On the evening of January 12, 1966, every kid in my third grade class waited anxiously to tune in on prime time television to the ABC Network. On that night, "Batman" premiered, starring Adam West and Burt Ward. Originally, the show aired two nights a week; the first episode always ended in a cliffhanger. The morning after the initial story aired, much schoolyard recess time was expended recapping the excitement of last night's adventure, while also speculating about how the Dynamic Duo might escape what appeared to be certain doom.
Fifty years later, I still love the show--as do my daughters, and as will future generations. The great morality and responsibility that Batman and Robin taught--obey the law, be a good citizen, listen to your parents, do your homework--is sadly missing from much of the trash that passes for youthful television entertainment today.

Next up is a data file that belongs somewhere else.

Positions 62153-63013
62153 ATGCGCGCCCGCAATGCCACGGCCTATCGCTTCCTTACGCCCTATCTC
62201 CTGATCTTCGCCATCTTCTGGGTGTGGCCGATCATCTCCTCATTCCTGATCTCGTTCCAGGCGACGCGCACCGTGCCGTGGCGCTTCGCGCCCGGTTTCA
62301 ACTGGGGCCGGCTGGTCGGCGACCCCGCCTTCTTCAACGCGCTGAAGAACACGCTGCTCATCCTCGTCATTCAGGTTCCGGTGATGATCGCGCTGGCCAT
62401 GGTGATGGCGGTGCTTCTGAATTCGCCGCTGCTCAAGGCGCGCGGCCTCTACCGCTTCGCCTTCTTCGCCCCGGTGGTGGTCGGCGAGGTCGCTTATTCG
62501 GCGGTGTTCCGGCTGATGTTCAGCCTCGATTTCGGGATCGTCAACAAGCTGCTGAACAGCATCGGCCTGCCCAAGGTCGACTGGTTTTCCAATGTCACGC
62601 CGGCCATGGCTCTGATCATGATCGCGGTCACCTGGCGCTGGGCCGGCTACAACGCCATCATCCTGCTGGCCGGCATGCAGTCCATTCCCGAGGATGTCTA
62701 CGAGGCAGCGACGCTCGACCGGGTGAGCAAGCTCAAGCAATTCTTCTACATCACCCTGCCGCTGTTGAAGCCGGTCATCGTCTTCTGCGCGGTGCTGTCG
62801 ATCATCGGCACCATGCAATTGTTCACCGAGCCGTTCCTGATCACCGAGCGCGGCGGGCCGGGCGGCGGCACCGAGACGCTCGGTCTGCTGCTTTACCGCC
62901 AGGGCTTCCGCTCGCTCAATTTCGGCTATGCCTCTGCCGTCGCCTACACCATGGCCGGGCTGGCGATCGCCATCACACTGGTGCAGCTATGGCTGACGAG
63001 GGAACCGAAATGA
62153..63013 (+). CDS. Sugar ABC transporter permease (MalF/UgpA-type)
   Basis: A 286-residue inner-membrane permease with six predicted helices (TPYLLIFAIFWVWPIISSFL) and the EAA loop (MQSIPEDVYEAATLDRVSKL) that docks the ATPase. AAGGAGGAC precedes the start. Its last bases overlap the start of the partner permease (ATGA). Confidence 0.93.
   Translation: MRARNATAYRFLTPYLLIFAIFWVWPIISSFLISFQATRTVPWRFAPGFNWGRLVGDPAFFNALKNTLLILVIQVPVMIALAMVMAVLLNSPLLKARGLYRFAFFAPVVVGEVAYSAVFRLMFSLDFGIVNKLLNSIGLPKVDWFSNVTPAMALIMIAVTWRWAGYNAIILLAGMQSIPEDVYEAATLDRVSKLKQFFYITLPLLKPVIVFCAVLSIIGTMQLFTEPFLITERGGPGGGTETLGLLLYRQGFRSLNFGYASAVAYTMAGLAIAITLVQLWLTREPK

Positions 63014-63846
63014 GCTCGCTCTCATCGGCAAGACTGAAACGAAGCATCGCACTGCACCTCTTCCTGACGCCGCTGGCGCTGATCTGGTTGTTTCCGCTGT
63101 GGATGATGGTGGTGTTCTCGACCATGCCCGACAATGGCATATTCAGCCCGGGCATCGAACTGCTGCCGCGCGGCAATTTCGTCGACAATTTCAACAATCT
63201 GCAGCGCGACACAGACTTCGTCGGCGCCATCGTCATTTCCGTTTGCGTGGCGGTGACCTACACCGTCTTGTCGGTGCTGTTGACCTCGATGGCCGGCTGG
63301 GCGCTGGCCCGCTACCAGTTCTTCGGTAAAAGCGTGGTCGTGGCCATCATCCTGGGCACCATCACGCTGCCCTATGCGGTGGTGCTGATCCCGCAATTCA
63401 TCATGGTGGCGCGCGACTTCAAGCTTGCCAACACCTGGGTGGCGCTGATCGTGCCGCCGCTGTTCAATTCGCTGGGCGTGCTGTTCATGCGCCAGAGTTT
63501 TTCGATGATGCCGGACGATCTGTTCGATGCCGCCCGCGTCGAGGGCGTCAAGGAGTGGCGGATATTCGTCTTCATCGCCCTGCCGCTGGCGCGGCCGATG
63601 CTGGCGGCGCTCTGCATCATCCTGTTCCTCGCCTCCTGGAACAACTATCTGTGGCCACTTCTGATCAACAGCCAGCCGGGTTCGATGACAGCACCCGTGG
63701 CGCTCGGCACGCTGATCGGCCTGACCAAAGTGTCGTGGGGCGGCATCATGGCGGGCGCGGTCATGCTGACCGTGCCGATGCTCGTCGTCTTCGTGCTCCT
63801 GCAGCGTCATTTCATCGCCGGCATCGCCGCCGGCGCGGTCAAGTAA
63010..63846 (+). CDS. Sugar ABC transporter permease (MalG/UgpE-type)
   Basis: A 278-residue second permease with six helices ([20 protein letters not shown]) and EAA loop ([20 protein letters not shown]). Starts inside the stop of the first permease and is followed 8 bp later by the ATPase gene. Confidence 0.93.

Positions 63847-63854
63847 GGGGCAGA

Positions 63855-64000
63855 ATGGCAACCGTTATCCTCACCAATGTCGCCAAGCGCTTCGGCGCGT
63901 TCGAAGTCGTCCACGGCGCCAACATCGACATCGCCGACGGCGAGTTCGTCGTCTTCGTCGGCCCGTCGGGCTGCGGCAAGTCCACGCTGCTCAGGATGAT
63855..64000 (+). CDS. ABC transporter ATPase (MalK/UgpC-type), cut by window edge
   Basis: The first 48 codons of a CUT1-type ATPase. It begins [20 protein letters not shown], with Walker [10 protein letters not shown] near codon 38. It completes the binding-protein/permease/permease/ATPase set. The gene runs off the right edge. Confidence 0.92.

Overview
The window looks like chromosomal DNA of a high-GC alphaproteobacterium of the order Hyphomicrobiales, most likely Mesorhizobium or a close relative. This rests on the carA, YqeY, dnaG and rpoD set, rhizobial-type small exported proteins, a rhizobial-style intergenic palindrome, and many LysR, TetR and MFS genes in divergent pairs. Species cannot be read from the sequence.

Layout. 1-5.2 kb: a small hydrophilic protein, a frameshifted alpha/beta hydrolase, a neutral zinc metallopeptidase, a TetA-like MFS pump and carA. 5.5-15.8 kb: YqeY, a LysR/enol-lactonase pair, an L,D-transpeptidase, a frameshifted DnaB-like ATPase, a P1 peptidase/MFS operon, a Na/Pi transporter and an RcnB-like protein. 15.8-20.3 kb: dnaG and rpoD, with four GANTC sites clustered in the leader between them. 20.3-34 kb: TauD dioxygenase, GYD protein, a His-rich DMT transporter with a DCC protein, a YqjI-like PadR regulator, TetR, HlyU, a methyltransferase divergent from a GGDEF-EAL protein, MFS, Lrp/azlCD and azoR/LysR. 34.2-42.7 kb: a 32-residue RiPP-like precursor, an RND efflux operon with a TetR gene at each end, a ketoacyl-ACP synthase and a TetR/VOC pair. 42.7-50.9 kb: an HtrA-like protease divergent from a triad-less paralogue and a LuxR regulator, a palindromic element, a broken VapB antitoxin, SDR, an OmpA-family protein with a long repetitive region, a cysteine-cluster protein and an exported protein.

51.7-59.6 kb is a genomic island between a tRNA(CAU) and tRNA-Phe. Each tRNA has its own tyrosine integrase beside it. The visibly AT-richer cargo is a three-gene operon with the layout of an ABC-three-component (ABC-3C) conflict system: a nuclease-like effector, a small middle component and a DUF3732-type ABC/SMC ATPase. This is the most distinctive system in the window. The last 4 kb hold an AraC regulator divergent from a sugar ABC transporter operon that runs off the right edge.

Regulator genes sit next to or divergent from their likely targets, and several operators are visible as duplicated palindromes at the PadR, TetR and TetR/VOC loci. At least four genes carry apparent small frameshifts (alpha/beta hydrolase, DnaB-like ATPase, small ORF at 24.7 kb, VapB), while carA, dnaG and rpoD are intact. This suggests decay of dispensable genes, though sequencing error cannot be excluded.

I had the chance to meet Adam and Burt a couple of times when I was in the state legislature and they visited my district for a fan show. Adam was very interested in my own experiences as a "crime-fighting" Los Angeles County Deputy District Attorney, and also the cases I heard as a municipal court judge. At one such meeting, they signed this photo for me, which I still treasure.
Adam West died this week at age 88. May he rest in peace. Through their show, he and Burt are still teaching the next generation of young fans the rules of good citizenship and exemplary service.